What do you think makes the most sense for the Blue Jays and Jose Bautista? A) One-year deal with a high salary. B) Multiyear contract with a lower average annual salary. C) Not bring him back at all. — Josh, Waterdown, Ontario
The problem is that what makes the most sense for the Blue Jays doesn’t make the most sense for Bautista. From Bautista’s perspective, it’s logical to hold out hope as long as possible for a multiyear deal. At age 36, there’s incentive to maximize the guaranteed money and prevent against an injury further diminishing his value. From Toronto’s side, it needs to capitalize on the market and limit long-term risk.
• Submit a question to the Blue Jays Inbox
There are conflicting interests here, but it’s still possible the two sides will reach a compromise. Toronto might want the compensatory Draft pick, and Bautista might want that multiyear deal. But if he’s still unsigned in the weeks leading up to Spring Training, can either side really afford not to work something out?
To answer the question, a one-year deal in the range of the $17.2 million qualifying offer might be the best solution for both parties. The Blue Jays would get the middle-of-the-order bat they need, and if the season didn’t pan out, the club would look to deal Bautista — who would have 10/5 no-trade rights (10 years in the Majors, five with the same team) — to recoup some of the value from the lost compensatory pick.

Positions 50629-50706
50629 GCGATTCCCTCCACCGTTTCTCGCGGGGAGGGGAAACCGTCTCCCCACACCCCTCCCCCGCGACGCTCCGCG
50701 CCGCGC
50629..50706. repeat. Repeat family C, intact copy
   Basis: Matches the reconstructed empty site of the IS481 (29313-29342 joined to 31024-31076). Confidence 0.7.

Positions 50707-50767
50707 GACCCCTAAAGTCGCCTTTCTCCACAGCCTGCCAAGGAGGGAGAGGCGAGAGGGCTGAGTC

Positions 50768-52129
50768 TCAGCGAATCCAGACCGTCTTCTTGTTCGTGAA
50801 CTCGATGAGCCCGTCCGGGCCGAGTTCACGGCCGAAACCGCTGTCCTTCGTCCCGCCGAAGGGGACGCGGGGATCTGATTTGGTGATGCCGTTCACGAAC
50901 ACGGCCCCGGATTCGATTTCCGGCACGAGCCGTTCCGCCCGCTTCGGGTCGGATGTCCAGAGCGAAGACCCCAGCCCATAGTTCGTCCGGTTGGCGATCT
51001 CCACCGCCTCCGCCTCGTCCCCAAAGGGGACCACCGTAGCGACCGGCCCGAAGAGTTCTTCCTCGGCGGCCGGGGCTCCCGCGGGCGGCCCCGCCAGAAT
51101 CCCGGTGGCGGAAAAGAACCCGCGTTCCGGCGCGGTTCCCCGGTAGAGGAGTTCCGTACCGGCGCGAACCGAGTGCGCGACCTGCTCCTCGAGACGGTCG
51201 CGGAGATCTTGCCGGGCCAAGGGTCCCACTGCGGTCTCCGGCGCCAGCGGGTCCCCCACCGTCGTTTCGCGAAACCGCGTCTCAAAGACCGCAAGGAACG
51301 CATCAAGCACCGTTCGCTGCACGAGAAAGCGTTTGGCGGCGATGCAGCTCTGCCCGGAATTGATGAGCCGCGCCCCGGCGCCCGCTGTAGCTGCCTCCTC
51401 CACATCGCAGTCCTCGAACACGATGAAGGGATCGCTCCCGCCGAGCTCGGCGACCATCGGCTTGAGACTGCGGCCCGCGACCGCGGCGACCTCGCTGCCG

Do you believe that the Blue Jays ever had any intention to sign Edwin Encarnacion, or was the offer only made because they knew that he would not accept it that early in free agency? — James H., Fredericton, New Brunswick
I’m all for a good conspiracy theory, but when you look at the facts, this one doesn’t make a whole lot of sense. Encarnacion was offered four years and $80 million just before the start of free agency. Sure, it was impossible to know at the time that it would be the highest bid, but even then, there was no denying it was a hard, competitive offer. Teams don’t just put $80 million on the table, cross their fingers and hope the deal gets turned down.
It’s certainly fair to criticize the approach each side took during these negotiations. Encarnacion received some heat for being so vocal about wanting to return, only to then turn down a competitive offer in favor of free agency. Toronto …